The German surname Shuermann emerged in the lands that formed the powerful German state of Prussia
, which at one time was an immense German territory that stretched from France and the Low Countries to the Baltic sea and Poland. After the fall of the Roman Empire
, the German territories were inhabited by a variety of Barbarian tribes. The borders of the Barbarian kingdoms changed frequently, but the region that became known as Prussia
was roughly divided between the areas of Brandenburg-Prussia
, West Prussia
, and East Prussia
was essentially the birthplace of modern Germany
. By the 19th century, Brandenburg-Prussia
had incorporated East Prussia
, West Prussia
and many other German territories. Moreover, in the late 19th century, it led the German states in German Unification.
Early Origins of the Shuermann family
The surname Shuermann was first found in Prussia
, where this family name became a prominent contributor to the development of the many regions within Prussia
in the Middle Ages. Always prominent in social affairs, the name became an integral part of that turbulent region as it emerged to form alliances with other families within the Feudal
System and the Prussian nation.
Early History of the Shuermann family
This web page shows only a small excerpt of our Shuermann research.Another 325 words (23 lines of text) covering the years 1390, 1396, 1783, 1825, 1623, 1686, 1829, 1893 and 1874 are included under the topic Early Shuermann History in all our PDF Extended History products and printed products wherever possible.
Shuermann Spelling Variations
In the medieval era, many different cultural groups lived in the German states. There are thus many regional variations of German surnames from that era. Westphalians
spoke Low German, which is similar to modern Dutch. Many German names carry suffixes that identify where they came from. Others have phrases attached that identify something about the original bearer. Other variations in German names resulted from the fact that medieval scribes worked without the aid of any spelling rules. The spelling variations
of the name Shuermann include Schirrmann, Schirmann, Schirrman, Schuermann, Schurmann, Schurman, Scherman, Sherman (English), Schirmer and many more.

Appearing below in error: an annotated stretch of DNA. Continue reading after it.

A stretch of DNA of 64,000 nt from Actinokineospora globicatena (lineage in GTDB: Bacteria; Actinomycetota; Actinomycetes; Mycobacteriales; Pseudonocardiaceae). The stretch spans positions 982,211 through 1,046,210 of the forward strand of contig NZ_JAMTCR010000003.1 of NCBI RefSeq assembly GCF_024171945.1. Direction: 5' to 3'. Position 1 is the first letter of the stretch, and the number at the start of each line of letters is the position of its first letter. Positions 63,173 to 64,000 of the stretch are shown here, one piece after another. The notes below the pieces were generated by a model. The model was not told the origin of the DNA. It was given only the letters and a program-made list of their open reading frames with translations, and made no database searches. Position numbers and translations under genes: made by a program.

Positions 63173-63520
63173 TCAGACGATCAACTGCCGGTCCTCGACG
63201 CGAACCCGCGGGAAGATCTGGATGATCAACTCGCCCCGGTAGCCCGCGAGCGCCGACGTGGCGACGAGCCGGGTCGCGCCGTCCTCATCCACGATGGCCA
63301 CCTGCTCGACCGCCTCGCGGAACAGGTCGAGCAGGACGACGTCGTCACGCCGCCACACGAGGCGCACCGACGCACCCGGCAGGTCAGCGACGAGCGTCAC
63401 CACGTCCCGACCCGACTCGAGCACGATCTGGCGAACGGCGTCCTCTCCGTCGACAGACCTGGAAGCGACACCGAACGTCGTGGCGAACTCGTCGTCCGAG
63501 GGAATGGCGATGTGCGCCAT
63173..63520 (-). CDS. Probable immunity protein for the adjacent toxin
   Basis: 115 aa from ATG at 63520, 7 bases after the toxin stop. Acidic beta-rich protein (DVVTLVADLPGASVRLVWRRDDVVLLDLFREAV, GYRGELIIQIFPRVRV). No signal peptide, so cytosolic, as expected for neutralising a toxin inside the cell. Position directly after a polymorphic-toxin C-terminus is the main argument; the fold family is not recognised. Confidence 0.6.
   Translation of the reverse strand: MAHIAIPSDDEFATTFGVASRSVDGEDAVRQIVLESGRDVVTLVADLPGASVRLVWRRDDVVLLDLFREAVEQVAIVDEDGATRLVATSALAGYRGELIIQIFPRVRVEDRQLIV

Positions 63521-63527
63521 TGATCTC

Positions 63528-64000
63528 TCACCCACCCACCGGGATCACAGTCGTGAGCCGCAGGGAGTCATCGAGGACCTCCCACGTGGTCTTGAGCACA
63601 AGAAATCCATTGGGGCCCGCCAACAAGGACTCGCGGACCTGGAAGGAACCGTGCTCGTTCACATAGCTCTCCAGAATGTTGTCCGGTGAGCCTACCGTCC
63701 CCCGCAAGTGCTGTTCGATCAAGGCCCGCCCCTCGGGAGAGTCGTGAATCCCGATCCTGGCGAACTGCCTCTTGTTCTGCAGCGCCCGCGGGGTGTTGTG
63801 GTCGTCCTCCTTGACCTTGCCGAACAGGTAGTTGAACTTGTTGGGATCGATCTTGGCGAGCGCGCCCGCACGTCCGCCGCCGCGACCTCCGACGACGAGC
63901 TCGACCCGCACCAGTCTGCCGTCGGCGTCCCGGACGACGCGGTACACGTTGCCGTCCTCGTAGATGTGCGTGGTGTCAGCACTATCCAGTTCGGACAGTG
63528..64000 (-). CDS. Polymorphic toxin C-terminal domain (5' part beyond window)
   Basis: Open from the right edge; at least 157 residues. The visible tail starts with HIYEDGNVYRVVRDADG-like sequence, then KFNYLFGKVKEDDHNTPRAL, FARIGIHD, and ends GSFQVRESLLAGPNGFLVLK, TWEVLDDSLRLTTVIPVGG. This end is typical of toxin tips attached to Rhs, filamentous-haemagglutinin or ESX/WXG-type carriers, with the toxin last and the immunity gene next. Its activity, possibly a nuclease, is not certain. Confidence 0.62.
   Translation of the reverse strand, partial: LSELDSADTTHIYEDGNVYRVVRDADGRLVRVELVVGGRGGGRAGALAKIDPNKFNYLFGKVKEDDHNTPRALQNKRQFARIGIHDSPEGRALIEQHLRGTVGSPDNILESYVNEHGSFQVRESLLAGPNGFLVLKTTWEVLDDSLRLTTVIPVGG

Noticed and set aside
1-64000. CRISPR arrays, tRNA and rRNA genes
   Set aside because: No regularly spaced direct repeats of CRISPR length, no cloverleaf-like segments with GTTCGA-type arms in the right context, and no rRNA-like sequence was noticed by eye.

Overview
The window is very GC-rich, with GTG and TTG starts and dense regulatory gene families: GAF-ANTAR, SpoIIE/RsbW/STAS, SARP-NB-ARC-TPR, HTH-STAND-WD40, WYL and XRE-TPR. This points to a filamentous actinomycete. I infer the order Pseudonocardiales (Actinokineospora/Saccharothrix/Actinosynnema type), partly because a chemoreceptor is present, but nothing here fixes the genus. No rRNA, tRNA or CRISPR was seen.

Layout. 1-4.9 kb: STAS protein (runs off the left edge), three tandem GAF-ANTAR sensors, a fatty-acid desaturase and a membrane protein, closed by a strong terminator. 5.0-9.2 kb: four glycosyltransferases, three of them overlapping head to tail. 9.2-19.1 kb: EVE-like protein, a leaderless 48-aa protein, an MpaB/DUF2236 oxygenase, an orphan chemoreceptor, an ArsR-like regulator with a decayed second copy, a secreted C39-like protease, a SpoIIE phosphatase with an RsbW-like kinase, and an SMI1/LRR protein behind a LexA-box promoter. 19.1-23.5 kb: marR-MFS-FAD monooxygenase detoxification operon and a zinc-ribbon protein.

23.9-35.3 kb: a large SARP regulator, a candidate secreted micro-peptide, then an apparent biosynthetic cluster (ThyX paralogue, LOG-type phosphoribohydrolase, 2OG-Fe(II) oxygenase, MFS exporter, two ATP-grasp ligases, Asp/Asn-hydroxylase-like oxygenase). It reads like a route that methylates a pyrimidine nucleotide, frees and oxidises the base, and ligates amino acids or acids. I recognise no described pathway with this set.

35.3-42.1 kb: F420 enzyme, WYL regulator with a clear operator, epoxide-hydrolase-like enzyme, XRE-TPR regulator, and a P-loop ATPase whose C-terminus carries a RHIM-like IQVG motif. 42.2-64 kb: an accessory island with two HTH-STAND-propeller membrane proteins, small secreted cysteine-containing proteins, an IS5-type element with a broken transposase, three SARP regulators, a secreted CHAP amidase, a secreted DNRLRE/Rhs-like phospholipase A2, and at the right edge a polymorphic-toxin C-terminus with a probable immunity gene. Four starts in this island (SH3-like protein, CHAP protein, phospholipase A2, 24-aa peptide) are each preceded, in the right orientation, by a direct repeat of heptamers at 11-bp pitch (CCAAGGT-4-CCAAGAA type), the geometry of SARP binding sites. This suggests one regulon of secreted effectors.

Early Notables of the Shuermann family (pre 1700)
Prominent bearers of the family name Shuermann during this time period were David Schirmer (1623-1686), a German lyric poet and librarian, who also used the pseudonyms Der Bestimmende, Der Beschirmende and DiSander; Gustav Schirmer (1829-1893), who founded the publishing... Another 38 words (3 lines of text) are included under the topic Early Shuermann Notables in all our PDF Extended History products and printed products wherever possible.
Migration of the Shuermann family to the New World and Oceana
The state of Prussia
was a great influence on the shape of modern Germany
. After the Second World War, Prussia's land was divided among the Soviet Union
, Poland, East Germany
and West Germany
and the state was abolished. Some Prussians remained in those countries after the war, while many others migrated to North America in search of a new start. Philadelphia was their primary point of entry to the United States, after which many of them moved on to Ohio, Texas, Illinois, California, New York, and Maryland. A large number of Prussians also migrated to Ontario and the prairie provinces as United Empire Loyalists. Analysis of immigration records has shown some of the first Shuermanns to arrive in North America, and among them were: Jorg Schirman, who arrived in Philadelphia in 1733; as did Simon Schirman in the same year. Bearers of the variation Scherman first arrived in the person of Heinrich Scherman in New York State in 1710. Bearers of the variation Schirmer first arrived in the person of Peter Schirmer in 1750.
The Shuermann Motto
The motto was originally a war cry or slogan. Mottoes first began to be shown with arms in the 14th and 15th centuries, but were not in general use until the 17th century. Thus the oldest coats of arms generally do not include a motto. Mottoes seldom form part of the grant of arms: Under most heraldic authorities, a motto is an optional component of the coat of arms, and can be added to or changed at will; many families have chosen not to display a motto.
Motto: Felix sua sorte contentus
Motto Translation: Happy, contented with his lot